Pokemon + Checkers Works Better Than You’d Think.
Avg. Rating: ( Player Ratings - Avg. Rating out of 5) Rate & Review
DFG Exclusive Review Summary
- Manages to be both accessible and intricate.
- A whole lot of Pokemon from throughout the series are represented.
- Several modes to appease different players.
- An afterthought of a Saturday morning cartoon story.
- The randomness of battles can be irritating.
› Read Full Pokemon Duel Review
Okay so comparing Pokemon Duel to checkers isn’t 100% spot on, because there’s definitely more to it than that, but it’s still fairly apt. The game has you moving your statuettes in an attempt to land on your opponent’s goal while defending your own, with different minis each having their own movement speed and attacks. Trust me, it’s a little like chess or checkers.
First, you’re going to want to get your team set up.
Hop to it
Most of the time, winning a match is more about positioning than direct battles.
It’s a bit offbeat, but Pokemon Duel actually ends up being pretty enjoyable. It’s mechanically simple but like other much older classic games there’s a lot of nuance to the strategy. Not a bad time at all!
Pokemon Duel Review
Collect ‘Em All
Right, so, Pokemon Duel is a bit weird. Whereas in previous Pokemon games we’ve had to collect cards (or, you know, living creatures), now it’s all about tiny figurines. Because that makes perfect sense. Regardless, it’s kind of like Pokemon got together with Heroclix (remember those?) and decided to make their own version of chess or checkers. It actually works a lot better than you might think.
Vespiquen to Dragonite 4
In general, the idea behind each match is to get one of your little pokemon statues onto your opponent’s goal space - and to prevent them from reaching yours. This is done by moving your team of minis around a compact field with different pathways and a limited number of locations to place new pokemon. Functionally you just move them around one turn at a time until somebody wins, but there are a fair few strategic possibilities with such a simple setup.
The number of spaces a given piece can move, which spaces you decide to occupy, the “strength” of the pokemon themselves - all of it can make a difference and potentially turn the tide over the course of a match. I was pleasantly surprised but just how nuanced it turned out to be in practice. I was also pleasantly surprised by the variety of available pokemon, which cover most (if not all) of the games. Every single one isn’t here because that would be kind of ridiculous, but there’s a nice spread across the 312 figurines currently available.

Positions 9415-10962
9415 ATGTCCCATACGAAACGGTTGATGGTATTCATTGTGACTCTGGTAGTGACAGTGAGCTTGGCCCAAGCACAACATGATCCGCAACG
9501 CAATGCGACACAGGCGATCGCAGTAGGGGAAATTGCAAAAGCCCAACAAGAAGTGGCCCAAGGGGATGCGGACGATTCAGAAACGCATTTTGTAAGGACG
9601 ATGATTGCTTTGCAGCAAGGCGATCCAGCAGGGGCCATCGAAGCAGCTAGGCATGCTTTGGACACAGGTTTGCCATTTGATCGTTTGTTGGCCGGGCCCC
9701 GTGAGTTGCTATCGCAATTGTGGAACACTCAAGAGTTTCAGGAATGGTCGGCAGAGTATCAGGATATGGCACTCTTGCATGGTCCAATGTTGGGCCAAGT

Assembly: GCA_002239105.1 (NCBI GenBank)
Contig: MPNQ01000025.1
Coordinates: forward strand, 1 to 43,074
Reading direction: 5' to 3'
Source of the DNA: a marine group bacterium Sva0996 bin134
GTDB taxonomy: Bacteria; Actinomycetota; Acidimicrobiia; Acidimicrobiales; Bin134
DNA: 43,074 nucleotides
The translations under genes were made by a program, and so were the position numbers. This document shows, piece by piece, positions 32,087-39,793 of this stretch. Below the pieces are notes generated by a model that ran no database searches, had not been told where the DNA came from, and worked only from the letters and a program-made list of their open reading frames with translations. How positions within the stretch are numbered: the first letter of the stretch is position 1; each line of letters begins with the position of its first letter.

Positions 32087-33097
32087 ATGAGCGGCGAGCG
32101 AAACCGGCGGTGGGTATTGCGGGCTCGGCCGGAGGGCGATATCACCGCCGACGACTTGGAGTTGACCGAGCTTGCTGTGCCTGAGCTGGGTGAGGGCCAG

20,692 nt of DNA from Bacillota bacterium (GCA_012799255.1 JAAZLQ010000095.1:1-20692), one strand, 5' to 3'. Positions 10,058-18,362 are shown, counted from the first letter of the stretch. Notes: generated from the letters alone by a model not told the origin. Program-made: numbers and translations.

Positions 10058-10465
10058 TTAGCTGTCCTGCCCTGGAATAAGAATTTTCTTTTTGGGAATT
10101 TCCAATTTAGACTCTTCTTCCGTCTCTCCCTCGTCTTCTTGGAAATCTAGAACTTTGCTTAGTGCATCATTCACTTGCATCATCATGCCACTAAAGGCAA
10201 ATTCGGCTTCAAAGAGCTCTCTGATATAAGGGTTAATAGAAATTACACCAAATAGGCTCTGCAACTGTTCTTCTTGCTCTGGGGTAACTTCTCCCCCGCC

I’m not a fan of the story, though. I mean it’s a freemium mobile game so I wasn’t expecting much, but I feel like no story would be better than this weird “tournament where the winner gets a skyscraper” plot that we do get. It’s all so... by the numbers. You have a rival/friend who you keep running into, you want to be “the very best,” you have an AI in your Pokedex or whatever they’re calling them in this one that, of course, is special and unlike anything anyone has ever seen. Ugh.
Thankfully you can ignore the story mode completely (or just skip the cutscenes, I suppose). There’s also a Training mode that will help to familiarize you with the basics, then once you feel ready you can take on other players or friends directly. Naturally the direct battles are where the fun really begins.
Random matches haven’t been the sort of issue I was expecting, either. Because of the way combat works - with roulette style attack wheels that you have zero control over short of a possible re-spin if you use a special item - even the lowliest of pokemon could, potentially, defeat a legendary. This is great when it means you’ll have at least some chance against a much stronger team if you get a bad match, but it also stinks because the battles are totally left to chance.
Despite the hands-off battles I’ve been enjoying my time with Pokemon Duel. It’s still no “real” Pokemon game on mobile, to be sure, but it is a fun, accessible, strategic bit of fan service. Well worth a look for the curious, I think.
- Review by Rob Rich
Average Rating: ( Ratings)
Click Screenshot to Enlarge
About Download Free Games
Recommended by PC World Magazine (August 2004), The Miami Herald Online (Sept. 25, 2004), and Downhome Magazine (2005 – Favorite Games Site), Download Free Games has provided its users quality downloadable games since 2002.
Game players from around the world play tens of thousands of DFG’s free games every day. DFG is constantly expanding, striving to bring its audience the most entertaining game downloads found on the Internet.
Download Free Games is a small business owned and operated by iWin Inc.